(1)          Affidavit of Shri Ravinder lain, CA and AR who represented

(2)          Affidavit of Shri Sant Gopal Gupta, director of the assessee company.

(3)          Copy of Form 15 ] filed with the CIT(TDS) on 12.06.2006.

(4)          Copy of Form 15 I received from parties.

(5)          Details of freight charges showing inapplicability of TDS.

(6)          Copy of agreements with parties for whom work performed by the assessee.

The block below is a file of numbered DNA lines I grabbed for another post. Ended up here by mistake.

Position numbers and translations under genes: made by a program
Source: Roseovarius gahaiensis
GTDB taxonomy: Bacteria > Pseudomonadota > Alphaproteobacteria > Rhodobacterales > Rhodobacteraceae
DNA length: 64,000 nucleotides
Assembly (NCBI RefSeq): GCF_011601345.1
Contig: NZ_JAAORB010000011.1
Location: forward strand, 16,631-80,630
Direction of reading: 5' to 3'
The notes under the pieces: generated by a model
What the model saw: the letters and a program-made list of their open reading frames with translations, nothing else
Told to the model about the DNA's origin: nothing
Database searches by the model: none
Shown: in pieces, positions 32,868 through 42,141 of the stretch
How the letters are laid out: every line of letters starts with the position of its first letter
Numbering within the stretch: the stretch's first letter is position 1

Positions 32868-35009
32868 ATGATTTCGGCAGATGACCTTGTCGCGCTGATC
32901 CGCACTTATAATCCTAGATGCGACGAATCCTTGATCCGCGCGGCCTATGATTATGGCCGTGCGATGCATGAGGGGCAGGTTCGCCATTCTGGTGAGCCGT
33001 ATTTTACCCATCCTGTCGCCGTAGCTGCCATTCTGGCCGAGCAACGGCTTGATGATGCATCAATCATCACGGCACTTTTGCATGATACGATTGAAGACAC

It has been further submitted that the above being additional evidence, the matter was remanded to the Assessing Officer by the CIT(A); that the Assessing Officer objected to the admission of the additional evidence by way of affidavits, for the reason that the deponents of the affidavits had not been produced for verification of the contents of the affidavits; that apropos the Form Nos.15I & 15], the Assessing Officer, in the remand report, stated that though the copies of the Form 15] contained a stamp impression of the office of the CIT(TDS), receipt thereof in the office of the CIT(TDS) had neither been confirmed nor denied, for the reason that the record was not traceable, since the receipt register was either mis-placed or destroyed in a fire and as such, the Assessing Officer was not able to comment thereon; that however, the plausible conclusion was, that had the assessee submitted the form No.15 ] before the CIT(TDS) by 12.6.06, they would certainly have been submitted by the assessee before the Assessing Officer also; that it was in these circumstances, that the affidavits had not been taken on record as additional evidence by the CIT(A), whereas the Form Nos.15-I and 15-] along with details of freight charges paid had been so admitted, holding them to be essential to decide the issue under consideration and in the interest of justice; while deleting the disallowance, the CIT(A) has correctly followed ‘Mythri Transport Corporation vs. ACIT’, 124 TT] 970 (Visakha); that apropos the amount of Rs. 14,43,246/-, the payments were undeniably of less than Rs.  50,000/- in the entire year and no single payment exceeded Rs. 20,000/-, i.e., the prescribed limit for the purpose of TDS; that so far as regards the payment of Rs. 1,18,15,405/-, the assessee had furnished Form Nos.15-I & 15-] and so, the legal requirement was met and TDS was not attracted; and that therefore, there being no error whatsoever in the order of the CIT(A), the same be confirmed while dismissing the appeal filed by the department, which carries no merit.